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In April 2021, the Partnership entered into an agreement with several operators to test and develop areas of the Austin Chalk in East Texas where the Partnership has significant acreage positions. Under the terms of the agreement, the operators will participate in three test wells targeting the Austin Chalk formation.
In April 2021, the Partnership entered into an agreement with a large, private independent operator ("Operator") to drill and complete multiple Austin Chalk wells on the Partnership's acreage within East Texas in 2021. If the initial wells are successful, the Operator has the option to expand the Austin Chalk development program on additional acreage owned by the Partnership.
In May 2021, the Partnership entered into an agreement with Aethon to develop certain of the Partnership's undeveloped acreage in San Augustine County. The agreement provides for minimum well commitments by Aethon in exchange for reduced royalty rates and exclusive access to the Partnership's mineral and leasehold acreage in the contract area. The agreement calls for a minimum of five wells to be drilled in the initial program year, which begins in the third quarter of 2021, increasing to a minimum of 12 wells per year beginning with the fourth program year. The Partnership's development agreement with Aethon and related drilling commitments covering its San Augustine County acreage is independent of the development agreement and associated commitments covering Angelina County.
In May 2021, the Partnership entered into an agreement to acquire mineral and royalty acreage in the northern Midland Basin for total consideration of $20.7 million. The purchase price will consist of $10.0 million in cash and $10.7 million in common units of the Partnership.

16


Item 2. Management’s Discussion and Analysis of Financial Condition and Results of Operations
The following discussion and analysis of our financial condition and results of operations should be read in conjunction with our unaudited consolidated financial statements and notes thereto presented in this Quarterly Report on Form 10-Q, as well as our audited consolidated financial statements and notes thereto included in our Annual Report on Form 10-K for the year ended December 31, 2020 ("2020 Annual Report on Form 10-K"). This discussion and analysis contains forward-looking statements that involve risks, uncertainties, and assumptions. Actual results may differ materially from those anticipated in these forward-looking statements as a result of a number of factors, including those set forth under “Cautionary Note Regarding Forward-Looking Statements” and “Part II, Item 1A. Risk Factors.”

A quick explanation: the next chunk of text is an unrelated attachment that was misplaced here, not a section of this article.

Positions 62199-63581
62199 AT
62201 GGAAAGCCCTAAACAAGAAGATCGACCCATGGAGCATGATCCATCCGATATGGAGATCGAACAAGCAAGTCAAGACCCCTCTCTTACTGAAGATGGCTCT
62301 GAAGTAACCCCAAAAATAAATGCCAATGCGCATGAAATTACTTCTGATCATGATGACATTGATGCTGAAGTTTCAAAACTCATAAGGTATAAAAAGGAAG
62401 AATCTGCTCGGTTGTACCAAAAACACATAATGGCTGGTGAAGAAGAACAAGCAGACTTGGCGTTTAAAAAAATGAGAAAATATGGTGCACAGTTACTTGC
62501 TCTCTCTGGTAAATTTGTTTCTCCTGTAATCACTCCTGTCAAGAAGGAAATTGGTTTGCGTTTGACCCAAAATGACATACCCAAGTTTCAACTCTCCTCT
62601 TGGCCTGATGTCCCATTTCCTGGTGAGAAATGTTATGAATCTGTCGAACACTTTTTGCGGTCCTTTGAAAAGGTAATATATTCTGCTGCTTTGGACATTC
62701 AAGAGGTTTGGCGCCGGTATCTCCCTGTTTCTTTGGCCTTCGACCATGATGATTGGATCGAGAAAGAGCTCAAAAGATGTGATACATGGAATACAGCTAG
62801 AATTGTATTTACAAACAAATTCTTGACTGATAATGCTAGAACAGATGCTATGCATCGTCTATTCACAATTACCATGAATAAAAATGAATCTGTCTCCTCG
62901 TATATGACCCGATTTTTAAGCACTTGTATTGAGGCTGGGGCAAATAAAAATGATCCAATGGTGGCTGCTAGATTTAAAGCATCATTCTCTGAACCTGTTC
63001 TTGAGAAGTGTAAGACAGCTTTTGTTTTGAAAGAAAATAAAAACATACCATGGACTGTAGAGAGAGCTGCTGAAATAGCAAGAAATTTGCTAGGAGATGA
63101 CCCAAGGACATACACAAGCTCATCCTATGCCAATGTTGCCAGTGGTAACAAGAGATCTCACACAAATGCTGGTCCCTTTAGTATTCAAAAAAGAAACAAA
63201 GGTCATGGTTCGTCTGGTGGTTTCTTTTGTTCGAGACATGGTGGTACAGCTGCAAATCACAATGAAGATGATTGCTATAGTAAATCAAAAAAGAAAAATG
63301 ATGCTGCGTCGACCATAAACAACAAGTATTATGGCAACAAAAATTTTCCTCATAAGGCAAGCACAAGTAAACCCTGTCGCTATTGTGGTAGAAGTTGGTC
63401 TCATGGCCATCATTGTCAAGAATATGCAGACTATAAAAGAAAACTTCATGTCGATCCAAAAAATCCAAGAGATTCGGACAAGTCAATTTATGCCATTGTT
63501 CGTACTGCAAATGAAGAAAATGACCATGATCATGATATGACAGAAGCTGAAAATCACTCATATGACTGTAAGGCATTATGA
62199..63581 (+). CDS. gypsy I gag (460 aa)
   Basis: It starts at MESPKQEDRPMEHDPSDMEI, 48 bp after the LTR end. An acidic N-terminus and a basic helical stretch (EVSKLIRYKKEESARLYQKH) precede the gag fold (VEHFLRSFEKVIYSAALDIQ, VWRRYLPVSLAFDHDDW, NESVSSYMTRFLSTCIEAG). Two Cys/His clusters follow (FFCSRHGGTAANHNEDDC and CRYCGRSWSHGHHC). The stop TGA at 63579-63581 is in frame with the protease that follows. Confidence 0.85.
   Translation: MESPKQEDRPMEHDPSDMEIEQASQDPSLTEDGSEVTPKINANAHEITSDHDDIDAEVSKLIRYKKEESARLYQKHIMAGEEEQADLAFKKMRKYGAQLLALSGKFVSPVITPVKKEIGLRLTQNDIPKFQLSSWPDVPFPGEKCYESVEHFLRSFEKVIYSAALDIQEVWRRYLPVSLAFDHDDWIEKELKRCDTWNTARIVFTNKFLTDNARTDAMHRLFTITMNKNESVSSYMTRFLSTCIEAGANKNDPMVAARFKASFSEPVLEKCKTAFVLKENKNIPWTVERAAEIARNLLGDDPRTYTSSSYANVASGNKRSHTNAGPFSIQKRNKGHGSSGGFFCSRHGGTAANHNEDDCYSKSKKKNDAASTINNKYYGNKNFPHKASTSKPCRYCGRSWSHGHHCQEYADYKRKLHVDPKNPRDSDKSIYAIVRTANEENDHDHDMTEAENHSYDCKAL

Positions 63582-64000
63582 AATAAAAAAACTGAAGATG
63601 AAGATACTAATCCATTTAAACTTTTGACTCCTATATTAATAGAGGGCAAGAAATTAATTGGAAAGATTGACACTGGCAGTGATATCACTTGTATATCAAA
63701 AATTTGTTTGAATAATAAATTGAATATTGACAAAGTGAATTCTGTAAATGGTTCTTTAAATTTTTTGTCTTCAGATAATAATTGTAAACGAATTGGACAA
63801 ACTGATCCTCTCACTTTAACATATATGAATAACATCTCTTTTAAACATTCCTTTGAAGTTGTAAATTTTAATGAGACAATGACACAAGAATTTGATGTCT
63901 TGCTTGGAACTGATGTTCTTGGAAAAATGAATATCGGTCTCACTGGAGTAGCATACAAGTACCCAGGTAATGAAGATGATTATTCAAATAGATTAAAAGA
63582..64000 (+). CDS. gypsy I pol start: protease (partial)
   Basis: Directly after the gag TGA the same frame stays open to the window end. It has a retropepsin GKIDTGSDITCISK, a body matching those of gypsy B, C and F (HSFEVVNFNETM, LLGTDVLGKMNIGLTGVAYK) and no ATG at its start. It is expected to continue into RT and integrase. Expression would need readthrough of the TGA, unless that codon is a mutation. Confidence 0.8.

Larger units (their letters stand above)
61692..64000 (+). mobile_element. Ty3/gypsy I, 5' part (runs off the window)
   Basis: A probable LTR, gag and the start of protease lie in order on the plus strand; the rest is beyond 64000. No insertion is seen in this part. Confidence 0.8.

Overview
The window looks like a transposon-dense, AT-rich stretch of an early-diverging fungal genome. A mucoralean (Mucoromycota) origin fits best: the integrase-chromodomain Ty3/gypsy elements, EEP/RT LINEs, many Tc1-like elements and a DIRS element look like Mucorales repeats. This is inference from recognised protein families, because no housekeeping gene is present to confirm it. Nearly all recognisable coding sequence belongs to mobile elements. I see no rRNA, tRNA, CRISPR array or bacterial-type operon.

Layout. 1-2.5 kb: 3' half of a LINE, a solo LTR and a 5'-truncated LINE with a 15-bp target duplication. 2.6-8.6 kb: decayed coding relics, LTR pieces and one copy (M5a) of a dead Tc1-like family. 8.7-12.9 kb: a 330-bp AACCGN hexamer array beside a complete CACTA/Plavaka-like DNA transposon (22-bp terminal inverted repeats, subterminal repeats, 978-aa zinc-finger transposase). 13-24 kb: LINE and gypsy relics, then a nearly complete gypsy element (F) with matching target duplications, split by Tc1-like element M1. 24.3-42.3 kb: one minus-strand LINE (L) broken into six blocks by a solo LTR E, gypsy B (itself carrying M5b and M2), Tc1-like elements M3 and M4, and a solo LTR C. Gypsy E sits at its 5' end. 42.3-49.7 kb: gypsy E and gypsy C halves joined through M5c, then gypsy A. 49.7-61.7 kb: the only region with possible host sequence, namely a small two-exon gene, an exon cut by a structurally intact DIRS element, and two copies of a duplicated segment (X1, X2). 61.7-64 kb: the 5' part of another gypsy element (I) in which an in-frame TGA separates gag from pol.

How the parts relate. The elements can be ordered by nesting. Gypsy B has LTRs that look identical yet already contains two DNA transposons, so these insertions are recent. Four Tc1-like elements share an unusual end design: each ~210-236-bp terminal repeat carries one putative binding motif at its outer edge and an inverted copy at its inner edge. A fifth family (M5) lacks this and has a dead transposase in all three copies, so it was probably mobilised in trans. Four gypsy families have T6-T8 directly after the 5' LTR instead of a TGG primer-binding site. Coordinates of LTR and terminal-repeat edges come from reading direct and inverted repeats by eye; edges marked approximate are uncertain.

Cautionary Note Regarding Forward-Looking Statements
Certain statements and information in this Quarterly Report on Form 10-Q may constitute “forward-looking statements.”  The words “believe,” “expect,” “anticipate,” “plan,” “intend,” “foresee,” “should,” “would,” “could,” or other similar expressions are intended to identify forward-looking statements, which are generally not historical in nature.  These forward-looking statements are based on our current expectations and beliefs concerning future developments and their potential effect on us.  While management believes that these forward-looking statements are reasonable as and when made, there can be no assurance that future developments affecting us will be those that we anticipate.  All comments concerning our expectations for future revenues and operating results are based on our forecasts for our existing operations and do not include the potential impact of any future acquisitions.  Our forward-looking statements involve significant risks and uncertainties (some of which are beyond our control) and assumptions that could cause actual results to differ materially from our historical experience and our present expectations or projections.  Important factors that could cause actual results to differ materially from those in the forward-looking statements include, but are not limited to, those summarized below:
our ability to execute our business strategies;
the scope and duration of the COVID-19 pandemic and actions taken by governmental authorities and other parties in response to the pandemic;

the volatility of realized oil and natural gas prices;

the level of production on our properties;

the overall supply and demand for oil and natural gas, regional supply and demand factors, delays, or interruptions of production;

our ability to replace our oil and natural gas reserves;

our ability to identify, complete, and integrate acquisitions;

general economic, business, or industry conditions, including slowdowns, domestically and internationally and volatility in the securities, capital or credit markets;

competition in the oil and natural gas industry;

the level of drilling activity by our operators particularly in areas such as the Shelby Trough where we have concentrated acreage positions;